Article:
“Then all of a sudden she got very still and it was like a light bulb went off in her head,” said Hendrickson. “She said, ‘Hey maybe this is a good thing…’She started walking across the room.”

Hendrickson said they have been slowly increasing the time Journey spends in her prosthetics to build up muscles. While the pup had to have a small amputation on her right front paw, she remains on the mend and now loves running in her paws. She’s even running her first 5K race in the fall.

“She’s very outgoing and very friendly and very social,” said Hendrickson. “She’s so happy that if her name wasn’t Journey I would name her happy.”

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iStock/Thinkstock(NEW YORK) — AMERICAN LEAGUE
L.A. Angels 2, Detroit 0
Texas 4, Toronto 1
Kansas City 5, Baltimore 3
Tampa Bay 5, Minnesota 4
Chicago White Sox 4, Seattle 2

NATIONAL LEAGUE

L.A. Dodgers 1, Cincinnati 0
San Francisco 9, Chicago Cubs 1
Washington 4, San Diego 2
Pittsburgh 2, Miami 1
N.Y. Mets 9, Philadelphia 5, 13 Innings
St. Louis 5, Arizona 3

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Jared C. Tilton/Getty Images(NEW YORK) — With the Chase approaching, the Sprint Cup Series drivers have the weekend off.

They return to action Sept. 6 at Darlington Raceway in South Carolina, in the Bojangles’ Southern 500. It’s the second-to-last event before the Chase begins.

You can still get your NASCAR fix this weekend with the XFINITY Series’ Road America 180 Fired Up by Johnsonville, held at Road America in Wisconsin. It airs Saturday at 3 p.m. Eastern time on NBC Sports Network.

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Family photo(MONETA, Va.) — The woman who survived the horrific on-air shooting that left two journalists dead in Virginia earlier this week gave her husband a harrowing account of the fusillade.

Tim Gardner told ABC News that his wife, Vicki, the executive director of the Smith Mountain Lake Regional Chamber of Commerce, was able to walk to the ambulance herself even though she had a bullet in her back.

Vicki Gardner, who woke up from a medically induced coma Thursday afternoon following her second surgery, told her husband that she could not see the shooter, Vester Lee Flanagan, approaching because of the lights of the camera.

The gunman — who once worked at WDBJ-7, the same station as the victims — first targeted reporter Alison Parker, Tim Gardner said, and then turned his attention to cameraman Adam Ward.

“Then he shot three times at my wife, and she was trying to dodge everything,” Tim Gardner said, recalling what his wife had told him. “He missed twice, and then she dove to the ground and curled up in a ball, and that’s when he shot her in the back.”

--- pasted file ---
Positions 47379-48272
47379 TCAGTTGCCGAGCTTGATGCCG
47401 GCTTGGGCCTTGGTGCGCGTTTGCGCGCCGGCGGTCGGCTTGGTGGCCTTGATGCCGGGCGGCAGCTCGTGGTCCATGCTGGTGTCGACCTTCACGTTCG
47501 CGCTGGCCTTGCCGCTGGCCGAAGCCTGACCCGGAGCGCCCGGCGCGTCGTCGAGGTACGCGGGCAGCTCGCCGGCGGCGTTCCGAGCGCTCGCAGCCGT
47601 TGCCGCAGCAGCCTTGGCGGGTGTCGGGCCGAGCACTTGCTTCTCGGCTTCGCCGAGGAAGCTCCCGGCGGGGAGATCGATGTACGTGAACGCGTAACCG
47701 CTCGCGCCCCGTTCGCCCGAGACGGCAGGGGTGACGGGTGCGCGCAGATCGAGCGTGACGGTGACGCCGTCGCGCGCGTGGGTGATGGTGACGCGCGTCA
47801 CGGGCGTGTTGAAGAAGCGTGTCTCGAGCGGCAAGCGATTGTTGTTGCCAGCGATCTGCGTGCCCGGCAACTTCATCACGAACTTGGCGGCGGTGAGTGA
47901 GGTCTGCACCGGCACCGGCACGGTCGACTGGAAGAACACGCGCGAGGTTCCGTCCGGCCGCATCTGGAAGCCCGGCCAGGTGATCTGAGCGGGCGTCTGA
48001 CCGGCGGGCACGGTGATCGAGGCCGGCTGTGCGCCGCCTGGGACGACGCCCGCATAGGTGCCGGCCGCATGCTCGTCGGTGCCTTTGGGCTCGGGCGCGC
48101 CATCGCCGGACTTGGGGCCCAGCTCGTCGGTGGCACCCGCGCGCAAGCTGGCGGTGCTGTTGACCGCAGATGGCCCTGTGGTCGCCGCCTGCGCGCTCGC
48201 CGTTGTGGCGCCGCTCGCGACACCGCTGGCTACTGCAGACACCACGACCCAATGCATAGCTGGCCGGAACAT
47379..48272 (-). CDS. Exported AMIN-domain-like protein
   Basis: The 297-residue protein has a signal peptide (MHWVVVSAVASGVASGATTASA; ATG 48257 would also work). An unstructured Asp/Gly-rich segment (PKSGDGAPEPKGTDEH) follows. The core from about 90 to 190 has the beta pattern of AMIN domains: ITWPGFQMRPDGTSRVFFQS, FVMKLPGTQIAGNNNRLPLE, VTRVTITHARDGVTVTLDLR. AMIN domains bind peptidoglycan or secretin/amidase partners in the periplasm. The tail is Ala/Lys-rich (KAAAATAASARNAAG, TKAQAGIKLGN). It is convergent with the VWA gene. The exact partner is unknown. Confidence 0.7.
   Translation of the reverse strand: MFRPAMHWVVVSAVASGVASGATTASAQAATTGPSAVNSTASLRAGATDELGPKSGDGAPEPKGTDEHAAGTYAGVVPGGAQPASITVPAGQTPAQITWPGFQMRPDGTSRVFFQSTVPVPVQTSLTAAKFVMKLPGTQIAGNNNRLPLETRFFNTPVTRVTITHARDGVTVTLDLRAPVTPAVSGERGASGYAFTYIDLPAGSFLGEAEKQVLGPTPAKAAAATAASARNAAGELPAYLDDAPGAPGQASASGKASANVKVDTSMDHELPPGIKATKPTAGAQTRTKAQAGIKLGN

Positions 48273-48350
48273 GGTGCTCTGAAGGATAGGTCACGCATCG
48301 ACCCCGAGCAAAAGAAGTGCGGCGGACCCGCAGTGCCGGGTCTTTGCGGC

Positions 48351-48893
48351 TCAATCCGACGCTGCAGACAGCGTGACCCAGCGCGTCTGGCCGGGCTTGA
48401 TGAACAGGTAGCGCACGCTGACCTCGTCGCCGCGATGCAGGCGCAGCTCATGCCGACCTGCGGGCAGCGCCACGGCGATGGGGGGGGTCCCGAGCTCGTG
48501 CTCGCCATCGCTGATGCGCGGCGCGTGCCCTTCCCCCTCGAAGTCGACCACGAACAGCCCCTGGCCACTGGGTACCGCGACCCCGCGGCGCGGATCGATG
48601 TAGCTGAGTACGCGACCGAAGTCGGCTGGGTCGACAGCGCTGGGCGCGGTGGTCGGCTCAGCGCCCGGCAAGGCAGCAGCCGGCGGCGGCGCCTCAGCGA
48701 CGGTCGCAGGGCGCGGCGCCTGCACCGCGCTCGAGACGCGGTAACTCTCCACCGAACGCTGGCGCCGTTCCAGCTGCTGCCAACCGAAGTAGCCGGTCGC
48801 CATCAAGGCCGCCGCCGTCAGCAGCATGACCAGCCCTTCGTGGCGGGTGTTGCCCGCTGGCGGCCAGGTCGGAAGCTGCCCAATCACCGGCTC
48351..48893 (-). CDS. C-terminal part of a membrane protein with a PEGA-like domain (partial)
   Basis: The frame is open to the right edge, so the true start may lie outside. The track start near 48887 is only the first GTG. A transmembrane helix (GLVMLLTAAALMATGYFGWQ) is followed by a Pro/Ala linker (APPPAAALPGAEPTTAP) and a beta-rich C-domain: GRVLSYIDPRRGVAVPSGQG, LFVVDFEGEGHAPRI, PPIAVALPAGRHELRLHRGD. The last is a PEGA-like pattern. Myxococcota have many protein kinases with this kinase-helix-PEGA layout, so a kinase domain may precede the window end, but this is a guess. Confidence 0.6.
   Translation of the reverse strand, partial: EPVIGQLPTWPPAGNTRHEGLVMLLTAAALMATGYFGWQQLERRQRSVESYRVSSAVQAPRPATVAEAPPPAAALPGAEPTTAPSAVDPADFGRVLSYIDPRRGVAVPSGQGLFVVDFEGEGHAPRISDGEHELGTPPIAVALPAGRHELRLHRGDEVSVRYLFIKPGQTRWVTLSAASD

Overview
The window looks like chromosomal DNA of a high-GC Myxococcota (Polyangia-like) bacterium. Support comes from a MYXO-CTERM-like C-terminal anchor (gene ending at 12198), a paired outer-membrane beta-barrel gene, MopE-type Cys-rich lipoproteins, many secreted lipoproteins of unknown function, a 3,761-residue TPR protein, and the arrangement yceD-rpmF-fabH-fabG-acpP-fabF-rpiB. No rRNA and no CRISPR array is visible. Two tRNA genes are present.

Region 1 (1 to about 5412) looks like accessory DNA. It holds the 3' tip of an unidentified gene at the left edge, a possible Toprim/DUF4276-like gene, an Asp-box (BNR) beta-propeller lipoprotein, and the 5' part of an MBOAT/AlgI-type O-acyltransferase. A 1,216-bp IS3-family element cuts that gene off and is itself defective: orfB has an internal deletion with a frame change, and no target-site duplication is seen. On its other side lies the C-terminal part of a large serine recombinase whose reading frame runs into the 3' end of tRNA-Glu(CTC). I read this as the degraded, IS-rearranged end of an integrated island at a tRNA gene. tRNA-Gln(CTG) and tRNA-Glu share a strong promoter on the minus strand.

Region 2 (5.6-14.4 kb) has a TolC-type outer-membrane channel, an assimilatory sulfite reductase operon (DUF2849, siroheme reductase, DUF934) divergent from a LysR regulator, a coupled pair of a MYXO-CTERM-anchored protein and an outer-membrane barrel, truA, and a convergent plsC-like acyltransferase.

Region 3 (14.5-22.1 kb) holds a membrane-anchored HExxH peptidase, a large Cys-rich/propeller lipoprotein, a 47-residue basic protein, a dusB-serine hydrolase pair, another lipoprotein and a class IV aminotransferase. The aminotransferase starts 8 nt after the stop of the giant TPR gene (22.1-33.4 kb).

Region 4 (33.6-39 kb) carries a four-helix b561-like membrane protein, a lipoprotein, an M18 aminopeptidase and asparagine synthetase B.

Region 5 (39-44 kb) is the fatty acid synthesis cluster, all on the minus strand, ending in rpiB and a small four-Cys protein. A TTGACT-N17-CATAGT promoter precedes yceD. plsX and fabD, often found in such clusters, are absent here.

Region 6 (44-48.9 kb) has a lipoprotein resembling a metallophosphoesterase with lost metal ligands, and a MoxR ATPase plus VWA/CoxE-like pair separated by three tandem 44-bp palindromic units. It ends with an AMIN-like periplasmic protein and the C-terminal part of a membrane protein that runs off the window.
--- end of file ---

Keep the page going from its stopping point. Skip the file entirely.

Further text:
The gunman continued to pull the trigger but the gun jammed, Tim Gardner said. He eventually left the area.

With Parker and Ward fatally wounded and the gunman gone, Vicki Gardner stood up.

“I don’t think she ever felt like she was in danger after she got up and walked to the ambulance after being shot, but she didn’t know the extent of her injuries at that point, but the surgeon told me that a couple of centimeters and she wouldn’t be walking and a couple of centimeters more and she wouldn’t be alive,” Tim Gardner said.

Vicki Gardner had a kidney and part of her colon removed but is expected to make a recovery.

Following her surgeries, Gardner learned more about the scope of the shooting.

“She’s slowly becoming aware of how much attention it’s getting. She’s just … well, she’s just a little torn up about things at the moment,” Tim Gardner said.

Flanagan, who went by the professional name Bryce Williams, sent a text message to a friend “making reference to having done something stupid,” according to a search warrant.

A briefcase with a wig, shawl and three license plates were among the items found inside Flanagan’s car, according to the search warrant. Inside the Chevrolet Sonic, police found a Glock pistol, six ammunition magazines and ammunition for a 9mm weapon.

It was not clear what use items found in the briefcase — the wig, shawl, a pair of sunglasses, an umbrella, and three different license plates — were intended for.

Flanagan refused to pull over for authorities on I-66, and when a trooper approached, he was found to have suffered a self-inflicted gunshot wound while in the car. He was airlifted to a nearby hospital but died after he arrived there.

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iStock/Thinkstock(SAVANNAH, Ga.) — Shots rang out on Savannah State University’s campus Thursday, with one student killed and the university placed on lockdown.

The shooting, which occurred at the SSU Student Union building, was sparked by an altercation, the university said in a statement.